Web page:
When I began a relationship with my friend I was lonely to a suicidal degree. I knew only one other gay youth in Eaton, Ohio. There were gay adult males in town but, mindful of their own safety, they avoided involvement with someone so young…In retrospect I suppose that the folks in Eaton, Ohio, who guessed what was going on with my friend and me thought it none of their business.

Banis’ parents are buried in Preble County.

The relationship would lead to a nonfiction work, Men and their Boys: the homosexual relationship between adult and adolescent (1966), in which Banis interviews homosexuals males that had relationships with older men.

Crimes Against Humanity

Early in this memoir, Banis states that Sherwood Anderson’s Winesburg, Ohio is about Preble County (Anderson was born here, but moved by age two to Clyde, Ohio). If Banis’ assertion is accurate, Anderson’s work paints our dark side.

And when you read some of the incidents in Banis’ life, his assertion may be true.

In his book, Banis describes how his family ‘saw’ his oldest brother on a back country road in Preble County the night he was killed in Italy. Banis’ brother died in WWII shortly after his 23rd birthday.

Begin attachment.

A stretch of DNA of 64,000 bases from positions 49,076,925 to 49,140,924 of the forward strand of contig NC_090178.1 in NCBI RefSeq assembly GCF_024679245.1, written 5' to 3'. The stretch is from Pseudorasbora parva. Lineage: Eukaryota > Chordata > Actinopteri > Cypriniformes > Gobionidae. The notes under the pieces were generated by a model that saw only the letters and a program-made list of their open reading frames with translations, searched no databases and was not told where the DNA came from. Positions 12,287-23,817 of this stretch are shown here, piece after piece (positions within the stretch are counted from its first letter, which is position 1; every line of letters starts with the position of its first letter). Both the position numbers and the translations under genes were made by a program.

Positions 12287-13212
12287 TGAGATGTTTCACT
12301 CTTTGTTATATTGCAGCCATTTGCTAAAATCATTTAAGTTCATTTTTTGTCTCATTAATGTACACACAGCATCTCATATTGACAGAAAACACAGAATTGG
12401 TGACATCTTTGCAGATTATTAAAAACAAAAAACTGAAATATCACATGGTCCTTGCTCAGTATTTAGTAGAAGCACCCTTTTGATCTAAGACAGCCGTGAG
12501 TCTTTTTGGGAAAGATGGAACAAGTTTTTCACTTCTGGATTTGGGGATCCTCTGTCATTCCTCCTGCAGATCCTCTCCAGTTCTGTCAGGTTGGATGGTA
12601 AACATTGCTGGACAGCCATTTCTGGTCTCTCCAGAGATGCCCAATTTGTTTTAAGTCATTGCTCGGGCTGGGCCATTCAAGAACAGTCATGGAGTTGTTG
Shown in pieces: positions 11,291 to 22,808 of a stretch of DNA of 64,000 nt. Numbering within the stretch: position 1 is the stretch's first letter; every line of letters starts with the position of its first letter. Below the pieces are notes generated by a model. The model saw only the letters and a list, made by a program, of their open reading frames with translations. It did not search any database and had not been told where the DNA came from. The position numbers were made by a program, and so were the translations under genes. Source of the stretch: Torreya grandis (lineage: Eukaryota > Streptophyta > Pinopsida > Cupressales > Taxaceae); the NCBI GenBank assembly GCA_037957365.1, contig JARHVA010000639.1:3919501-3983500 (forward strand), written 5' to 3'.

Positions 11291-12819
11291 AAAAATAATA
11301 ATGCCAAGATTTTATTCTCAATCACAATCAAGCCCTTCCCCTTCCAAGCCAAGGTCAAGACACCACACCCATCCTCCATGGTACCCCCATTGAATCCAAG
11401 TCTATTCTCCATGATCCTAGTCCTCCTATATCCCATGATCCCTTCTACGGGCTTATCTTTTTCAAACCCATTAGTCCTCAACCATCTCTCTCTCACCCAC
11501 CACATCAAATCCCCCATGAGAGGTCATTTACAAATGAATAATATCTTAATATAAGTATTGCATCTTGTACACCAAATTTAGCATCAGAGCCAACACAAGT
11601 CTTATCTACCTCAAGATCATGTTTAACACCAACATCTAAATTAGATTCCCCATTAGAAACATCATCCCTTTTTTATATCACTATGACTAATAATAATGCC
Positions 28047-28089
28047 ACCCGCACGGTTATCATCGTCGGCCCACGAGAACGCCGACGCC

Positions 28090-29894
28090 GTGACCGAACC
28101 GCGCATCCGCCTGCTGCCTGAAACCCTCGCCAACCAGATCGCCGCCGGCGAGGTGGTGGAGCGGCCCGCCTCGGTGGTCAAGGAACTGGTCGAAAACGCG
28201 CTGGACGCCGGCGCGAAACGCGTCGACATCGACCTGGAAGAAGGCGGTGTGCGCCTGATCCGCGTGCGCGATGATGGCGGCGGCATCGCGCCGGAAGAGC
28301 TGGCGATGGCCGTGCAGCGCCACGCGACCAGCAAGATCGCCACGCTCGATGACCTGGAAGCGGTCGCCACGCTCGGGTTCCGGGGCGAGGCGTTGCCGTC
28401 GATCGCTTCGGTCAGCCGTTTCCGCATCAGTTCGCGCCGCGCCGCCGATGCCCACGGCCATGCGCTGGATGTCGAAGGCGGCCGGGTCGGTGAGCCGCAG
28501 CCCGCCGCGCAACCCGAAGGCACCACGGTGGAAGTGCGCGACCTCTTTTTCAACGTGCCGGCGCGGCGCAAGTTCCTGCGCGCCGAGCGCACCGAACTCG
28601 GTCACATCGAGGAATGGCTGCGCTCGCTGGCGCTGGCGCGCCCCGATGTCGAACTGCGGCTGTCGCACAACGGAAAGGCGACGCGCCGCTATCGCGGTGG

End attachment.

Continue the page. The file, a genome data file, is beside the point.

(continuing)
As a Preble County resident, Banis grew up poor in the 1940s and 1950s. It was an era where being gay was a crime and it was a region, then as now, where homosexuality, by and large, is not accepted as natural. But, indirectly, this book challenges what we say we believe by showing us who we are. Banis mentions the gay local politicians, the homosexual book he found at a Preble County drug store in his youth, and the regional gay bars and hangouts that he frequented in his late teens/early 20s.

And he also exposes the crimes committed against gays by those in authority. Banis admits being gang raped by three officers (he does not offer location) and reports how, in Indianapolis, police officers abused gays at a party he attended. As you read the story of his youth and early 20s, the man has a right to be bitter, but he is not. Instead what flows through his words is a kind man filled with understanding, forgiveness and humor. He is witty. He occasionally ‘name drops’ (Hugh Hefner comes to mind). He jokes about his sexual liaisons with military personnel and, in general, he upholds his journey as one he was blessed to have travelled.

He also acknowledges the challenge his mother faced — being a Christian with a gay son. But, I feel his mother may have had a mischievous side when it came to the whispers that she almost certainly heard from the righteous.

While visiting him in California, Banis’ mom asked for a copy of some of his work (probably C.A.M.P., the gay male series, based on the vignette). And, as Banis notes, he presumed the books would go into a drawer somewhere so she could say she had a copy of them. Instead, mom decides to let her minister (Church of the Brethren), an aspiring writer who had expressed interested in her son’s writing career, read one. Banis writes,